The first toy trains were made from lead and had no moving parts. Some had wheels that turned, but these needed to be pushed or pulled. A few of the early 19th-century drive toy rails were made from tinplate, like the large, durable, stylized locomotive toys in the U.S., which were painted gold and red and decorated with hearts and flowers. model trains nitro wv
Around 1875, technological advancements in materials and manufacturing enabled tin to be stamped, cut, rolled, and lithographed faster than ever before.
Toy trains were revolutionized when Märklina German firm that specialized in doll house accessories, sought to create an equivalent toy for boys in which a continuous revenue stream could be guaranteed by selling add-on accessories for decades after the first purchase. Along with boxed sets comprising a train and track, Märklin offered extra track, rolling stock, and buildings sold separately, creating the predecessor to the modern model train layout featuring buildings and scenery in addition to a working train.
Electric trains followed, with the first appearing in 1897, produced by the U.S. firm Carlisle & Finch. As residential use of electricity became more prevalent in the early 20th century, electric trains gained popularity and as time went on, these electric trains grew in sophistication, gaining light, the ability to change management, to emit a whistling noise, to smoke, to couple and uncouple cars and even load and unload freight. Toy trains from the first half of the 20th century were often made of lithographed tin; later trains were often made mostly of plastic.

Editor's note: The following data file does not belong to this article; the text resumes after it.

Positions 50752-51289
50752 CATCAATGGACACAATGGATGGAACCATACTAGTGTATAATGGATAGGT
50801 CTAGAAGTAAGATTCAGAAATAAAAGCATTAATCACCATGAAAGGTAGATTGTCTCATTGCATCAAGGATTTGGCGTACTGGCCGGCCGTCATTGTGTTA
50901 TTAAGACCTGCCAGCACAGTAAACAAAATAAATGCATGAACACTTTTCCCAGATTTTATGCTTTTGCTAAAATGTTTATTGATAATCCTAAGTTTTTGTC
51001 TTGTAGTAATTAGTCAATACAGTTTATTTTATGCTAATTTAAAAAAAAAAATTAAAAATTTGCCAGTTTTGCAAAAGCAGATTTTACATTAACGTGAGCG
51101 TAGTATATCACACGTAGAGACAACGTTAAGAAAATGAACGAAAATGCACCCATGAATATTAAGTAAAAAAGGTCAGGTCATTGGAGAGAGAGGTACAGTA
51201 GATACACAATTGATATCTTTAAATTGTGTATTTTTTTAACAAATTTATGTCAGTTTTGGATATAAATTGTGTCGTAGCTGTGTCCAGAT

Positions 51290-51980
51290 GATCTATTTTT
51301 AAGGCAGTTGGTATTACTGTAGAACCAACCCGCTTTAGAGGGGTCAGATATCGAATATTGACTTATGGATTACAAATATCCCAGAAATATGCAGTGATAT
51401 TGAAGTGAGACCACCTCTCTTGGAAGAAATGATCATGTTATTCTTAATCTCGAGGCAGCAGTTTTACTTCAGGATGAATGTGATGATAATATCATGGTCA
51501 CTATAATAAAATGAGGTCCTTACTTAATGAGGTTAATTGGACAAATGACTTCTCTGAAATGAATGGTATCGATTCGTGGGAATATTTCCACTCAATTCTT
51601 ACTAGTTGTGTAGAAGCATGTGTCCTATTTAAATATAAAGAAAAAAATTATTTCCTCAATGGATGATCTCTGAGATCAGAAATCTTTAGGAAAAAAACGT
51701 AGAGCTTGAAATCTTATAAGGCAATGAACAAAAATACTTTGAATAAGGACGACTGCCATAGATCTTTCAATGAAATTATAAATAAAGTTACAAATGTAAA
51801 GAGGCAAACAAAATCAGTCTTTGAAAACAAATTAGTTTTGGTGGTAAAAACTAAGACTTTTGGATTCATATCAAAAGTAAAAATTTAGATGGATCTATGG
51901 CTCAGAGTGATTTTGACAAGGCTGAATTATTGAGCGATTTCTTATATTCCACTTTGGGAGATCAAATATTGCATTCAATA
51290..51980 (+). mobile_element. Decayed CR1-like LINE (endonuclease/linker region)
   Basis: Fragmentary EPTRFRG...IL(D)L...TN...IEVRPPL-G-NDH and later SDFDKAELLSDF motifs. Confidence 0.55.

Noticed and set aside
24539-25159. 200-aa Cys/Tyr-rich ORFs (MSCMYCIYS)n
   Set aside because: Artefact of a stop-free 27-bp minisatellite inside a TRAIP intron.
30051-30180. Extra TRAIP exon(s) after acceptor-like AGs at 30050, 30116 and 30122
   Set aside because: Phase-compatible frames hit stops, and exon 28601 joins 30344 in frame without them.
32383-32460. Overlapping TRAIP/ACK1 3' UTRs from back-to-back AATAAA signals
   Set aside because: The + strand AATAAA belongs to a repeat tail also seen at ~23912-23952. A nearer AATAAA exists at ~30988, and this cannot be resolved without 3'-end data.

Prior to the 1950s, there was little distinction between toy trains and model railroads–model railroads were toys by definition. Pull toys and wind-up trains were marketed by children, while electric trains were marketed towards teenagers, especially teenaged boys. Consumer interest in trains as toys waned in the late 1950s, but has experienced resurgence since the late 1990s due in large part to the popularity of Thomas the Tank Engine.
Today, S gauge and O gauge railroads are still considered toy trains by their own adherents and are often accessorized with semi-scale model buildings by Plasticville or K-Line (who owns the rights to the Plasticville-like buildings created by Marx from the 1950s into the 1970s). However, as a result of their high price, one is more inclined to find an HO scale or N scale train set at a toy shop than an O scale set.
Many modern electrical toy trains comprise sophisticated electronics which exude digitized sound effects and permit the operator to safely and easily run multiple remote control trains on a single loop of course. In the last few years, many toy rail operators will operate a train using a TV camera at the front of the motor and hooked up to a screen, such as pc monitor. This will show an image, similar to that of a real (smaller size) railroad)
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